Hosts: Breanna Draxler and Beth Bartel Producer: Breanna Draxler Engineer: Jim Pullen Additional contributions: Shelley Schlender and Jim Pullen Executive Producer: Joel Parker
Bees and Pesticides (start at 6:40). Two studies published last week in the journal Science (here and here) make a strong case for beekeepers who worry that a new class of pesticides called “neonicotinoids” hurts honeybees and bumblebees. In recent years, honeybee populations have rapidly declined, in part due to a phenomenon known as Colony Collapse Disorder. Bumblebee populations have been suffering as well. Researchers have proposed many causes for these declines, including pesticides, but it’s been unclear exactly how pesticides cause damage. Both of the new studies looked at the effects of neonicotinoid insecticides, which were introduced in the early 1990s and have now become one of the most widely used crop pesticides in the world. One study, from the United Kingdom, shows that the pesticides reduce a bee’s ability to store enough food and to produce new queens. In a second study, French researchers tied tiny radios to honeybees then exposed them to low levels of the pesticides; a high number of the bees lost their sense of direction and died away from the hive. These two new studies add to concerns raised in January by a Purdue University study, which indicated that neonicotinoids persist, as poisons, in both plants and soil for much longer than thought, increasing the chance of the pesticide to harm bees and other insects. Despite the increasing number of studies calling into question the safety of these pesticides, the EPA has done little to restrict their use. Local beekeeper Tom Theobald talks with How on Earth’s Shelley Schlender that when it comes to honeybees, these are dangerous pesticides. You can hear the extended version of this interview on this website.
Radiometers and Weather (start at 12:50). Predicting the weather is a tough job, and climate change is bringing unseasonal conditions that make it even more difficult to predict. But a monitoring device produced here in Boulder may be able to improve local weather forecasts significnatly. These radiometers work by creating 3-D profiles of the moisture in the air, which is a key element for meteorologists and climate modelers alike. They are now being put to various weather-related uses all over the planet. Stick Ware is the founder and lead scientist of the Boulder-based company, Radiometrics, and he’s here in the studio with us today to give us the scoop on these radiometers.
Hosts: Joel Parker, Breanna Draxler Producer: Joel Parker Engineer: Jim Pullen Headline Contributors: Susan Moran, Jim Pullen Executive Producer: Joel Parker
Fukushima’s impacts a year later: In today’s show we offer a full-length feature (start at 4:57) to mark the one-year anniversary of the Fukushima Dai-ichi nuclear power plant disaster — the worse nuclear meltdown since Chernobyl in 1986. We explore the longer-term impacts on public health, the environment, and the nuclear power industry, both in Japan and in the U.S., Europe and elsewhere. Co-host Susan Moran interviews two nuclear experts: Jeff King, the interim director of the Nuclear Science and Engineering Program at the Colorado School of Mines; and Len Ackland, co-director of the Center for Environmental Journalism at the University of Colorado, Boulder. He is also author of “Making a Real Killing: Rocky Flats and the Nuclear West.” (King and Ackland also joined us on March 22, last year.)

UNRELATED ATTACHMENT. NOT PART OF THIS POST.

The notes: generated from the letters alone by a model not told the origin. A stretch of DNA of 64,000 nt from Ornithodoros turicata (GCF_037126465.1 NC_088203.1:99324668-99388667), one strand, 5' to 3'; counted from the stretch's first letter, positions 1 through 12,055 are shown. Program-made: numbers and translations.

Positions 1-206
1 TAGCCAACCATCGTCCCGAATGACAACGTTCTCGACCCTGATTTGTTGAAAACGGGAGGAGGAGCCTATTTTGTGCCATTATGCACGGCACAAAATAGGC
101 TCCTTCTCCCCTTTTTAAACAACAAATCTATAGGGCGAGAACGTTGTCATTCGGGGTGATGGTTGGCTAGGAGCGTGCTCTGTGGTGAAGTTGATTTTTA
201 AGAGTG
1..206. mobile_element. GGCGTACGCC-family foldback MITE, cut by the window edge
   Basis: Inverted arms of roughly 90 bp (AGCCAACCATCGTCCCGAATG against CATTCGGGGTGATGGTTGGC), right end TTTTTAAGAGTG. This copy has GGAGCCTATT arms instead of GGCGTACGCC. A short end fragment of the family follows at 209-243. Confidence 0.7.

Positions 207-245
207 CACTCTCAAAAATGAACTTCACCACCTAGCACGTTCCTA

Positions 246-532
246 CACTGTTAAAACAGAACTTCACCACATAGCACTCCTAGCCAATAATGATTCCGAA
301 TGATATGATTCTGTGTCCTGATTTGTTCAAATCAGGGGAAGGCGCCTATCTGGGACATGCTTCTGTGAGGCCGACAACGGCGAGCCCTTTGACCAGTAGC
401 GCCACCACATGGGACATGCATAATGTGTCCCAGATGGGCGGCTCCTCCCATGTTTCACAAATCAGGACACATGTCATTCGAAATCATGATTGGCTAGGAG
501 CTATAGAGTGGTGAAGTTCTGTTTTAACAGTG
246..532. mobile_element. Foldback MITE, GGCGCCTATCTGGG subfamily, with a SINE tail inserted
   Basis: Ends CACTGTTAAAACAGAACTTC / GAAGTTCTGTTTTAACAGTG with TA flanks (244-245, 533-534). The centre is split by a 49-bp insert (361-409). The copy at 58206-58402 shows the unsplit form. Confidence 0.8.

Hosts: Breanna Draxler, Susan Moran Producer: Susan Moran Engineer: Jim Pullen Executive Producer: Shelley Schlender
Fukashima Cleanup (start at 7:23). A daunting and ongoing cleanup task is that of removing radioactively contaminated material from Japan’s Fukushima Daiichi nuclear power plant. The plant suffered a meltdown in the wake of a massive earthquake and subsequent tsunami on March 11, 2011. The tsunami swallowed whole towns and killed more than 20,000 people. How On Earth Executive Producer Shelley Schlender interviews Steve Rima, vice president of Radiological Services and Engineering at AMEC, in Grand Junction, Colorado. AMEC is assisting with radiation cleanup in the 500-square-mile Fukushima evacuation area. (Scroll down to previous post to hear extended version of the interview.)
Space Debris (start at 14:10). You thought cleaning your room was a chore. Imagine the problem if your room was the size of, say, the space around Earth where real, full-sized rockets and satellites are in orbit. Who is going to clean all that up? Or is it even a problem? How On Earth cohost Joel Parker interviews Dr. Darren McKnight about this issue of “space junk” or “space debris.” Dr. McKnight is the technical director at Integrity Applications Incorporated. He has served on the National Research Council’s Committee on NASA’s Orbital Debris and Micrometeoroid Program, and is a member of the International Academy of Astronautics. He is coauthor of the book “Artificial Space Debris.”